Ukrainian Aid Organizations to Support Following Russian Invasion
8th April 2022

After months of mounting tension, Russia categorically invaded Ukraine on Feb. 24 under the leadership of President Vladimir Putin. Blasts were initially reported in Kharkiv, Kramatorsk, and the capital city of Kyiv. As the day progressed, explosions were heard in several regions throughout the country. With airports also struck, civilians fled the capital by car for less populated regions. At press time, an estimated 40 soldiers and 10 civilians are dead.

In the lead-up to the conflict evoking the Cold War, Russia demanded security guarantees from the United States and NATO after the military alliance organization moved toward accessing Ukraine. “We put it straight: there must be no further expansion of NATO eastward,” Putin said late last year. Putin’s stated objective, although widely questioned, is to reunify the region and usher in a return to the perceived glory of the Soviet Union. In the days leading up to the full-scale invasion, Putin notably backed separatist groups, who are in favor of annexation, in the region of Donbas.

United States President Joe Biden condemned the invasion, calling it an “unprovoked and unjustified attack.” Biden said he would be speaking with allies to discuss further action, although the nation’s potential involvement in the conflict is currently unclear. “President Putin has chosen a premeditated war that will bring a catastrophic loss of life and human suffering,” Biden said. “The world will hold Russia accountable.”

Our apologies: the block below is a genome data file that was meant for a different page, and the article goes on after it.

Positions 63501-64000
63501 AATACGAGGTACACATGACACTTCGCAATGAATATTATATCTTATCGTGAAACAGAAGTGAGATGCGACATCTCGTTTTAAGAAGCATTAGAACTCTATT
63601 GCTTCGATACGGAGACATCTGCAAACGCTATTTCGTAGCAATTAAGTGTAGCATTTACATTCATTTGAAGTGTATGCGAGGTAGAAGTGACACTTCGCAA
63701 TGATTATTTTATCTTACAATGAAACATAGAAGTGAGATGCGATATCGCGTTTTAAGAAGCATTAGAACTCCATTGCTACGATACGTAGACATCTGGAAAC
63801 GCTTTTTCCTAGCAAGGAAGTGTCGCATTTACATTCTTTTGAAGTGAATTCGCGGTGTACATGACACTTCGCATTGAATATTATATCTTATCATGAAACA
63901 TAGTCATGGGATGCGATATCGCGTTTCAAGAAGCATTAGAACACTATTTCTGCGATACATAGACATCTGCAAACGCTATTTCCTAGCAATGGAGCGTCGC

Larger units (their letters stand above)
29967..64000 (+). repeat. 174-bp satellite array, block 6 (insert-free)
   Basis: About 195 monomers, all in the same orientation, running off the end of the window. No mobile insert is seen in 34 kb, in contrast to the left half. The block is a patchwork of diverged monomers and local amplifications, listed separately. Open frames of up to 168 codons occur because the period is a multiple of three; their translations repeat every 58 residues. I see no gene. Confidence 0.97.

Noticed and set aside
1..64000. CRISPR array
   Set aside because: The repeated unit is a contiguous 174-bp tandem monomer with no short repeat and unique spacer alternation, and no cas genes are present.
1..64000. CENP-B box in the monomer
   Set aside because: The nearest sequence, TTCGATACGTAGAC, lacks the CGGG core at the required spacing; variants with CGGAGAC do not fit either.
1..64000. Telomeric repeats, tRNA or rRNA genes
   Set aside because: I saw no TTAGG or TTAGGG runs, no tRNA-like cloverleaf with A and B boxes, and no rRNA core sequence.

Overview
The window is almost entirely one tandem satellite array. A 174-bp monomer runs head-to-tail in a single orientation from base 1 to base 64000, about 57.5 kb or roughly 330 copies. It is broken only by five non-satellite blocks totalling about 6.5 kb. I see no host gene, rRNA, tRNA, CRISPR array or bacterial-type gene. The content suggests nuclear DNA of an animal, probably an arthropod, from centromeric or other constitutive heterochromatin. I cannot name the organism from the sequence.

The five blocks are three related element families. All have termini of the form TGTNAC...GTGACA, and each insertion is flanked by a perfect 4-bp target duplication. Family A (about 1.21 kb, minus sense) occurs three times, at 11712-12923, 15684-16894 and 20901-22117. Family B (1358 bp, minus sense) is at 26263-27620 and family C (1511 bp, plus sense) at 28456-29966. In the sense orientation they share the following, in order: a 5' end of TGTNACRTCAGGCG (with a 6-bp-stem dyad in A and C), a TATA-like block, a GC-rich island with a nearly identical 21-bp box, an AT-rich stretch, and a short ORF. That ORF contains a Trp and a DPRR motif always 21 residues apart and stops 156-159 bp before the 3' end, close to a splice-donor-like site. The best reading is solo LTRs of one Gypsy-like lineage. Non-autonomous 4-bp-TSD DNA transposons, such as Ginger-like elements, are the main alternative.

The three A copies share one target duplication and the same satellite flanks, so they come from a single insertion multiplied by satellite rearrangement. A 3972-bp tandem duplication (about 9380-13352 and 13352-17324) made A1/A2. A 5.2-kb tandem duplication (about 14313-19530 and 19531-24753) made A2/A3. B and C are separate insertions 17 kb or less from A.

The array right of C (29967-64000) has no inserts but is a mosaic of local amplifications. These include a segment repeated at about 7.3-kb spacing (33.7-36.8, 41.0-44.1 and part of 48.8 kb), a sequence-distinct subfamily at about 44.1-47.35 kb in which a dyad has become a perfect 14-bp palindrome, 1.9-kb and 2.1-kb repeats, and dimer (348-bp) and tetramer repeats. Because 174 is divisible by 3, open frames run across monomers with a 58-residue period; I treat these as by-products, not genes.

Following the invasion, Biden also spoke with Ukrainian President Volodymyr Zelenskyy, who called on world leaders to speak out against Russian aggression. “The war is a big disaster, and this disaster has a high price. With every meaning of this word. People lose money, reputation, quality of life, they lose freedom. But the main thing is that people lose their loved ones, they lose themselves,” Zelenskyy said in a speech appealing to Russian citizens. “Our main goal is peace in Ukraine and the safety of our people, Ukrainians.”

In the week since fighting began, reports have also emerged of African immigrants being especially affected as a result of mistreatment from Ukrainians and Ukrainian authorities. While over 660,000 refugees have now fled Ukraine, according to the United Nations High Commissioner for Refugees, many Africans in the country have been stopped at border crossings, pushed to the back of lines, and even beaten.

In a statement, the African Union condemned the treatment of Africans in Ukraine. “Reports that Africans are singled out for unacceptable dissimilar treatment would be shockingly racist and in breach [of] international law,” the statement read. “The Chairpersons urge all countries to respect international law and show the same empathy and support to all people fleeing war notwithstanding their racial identity.”

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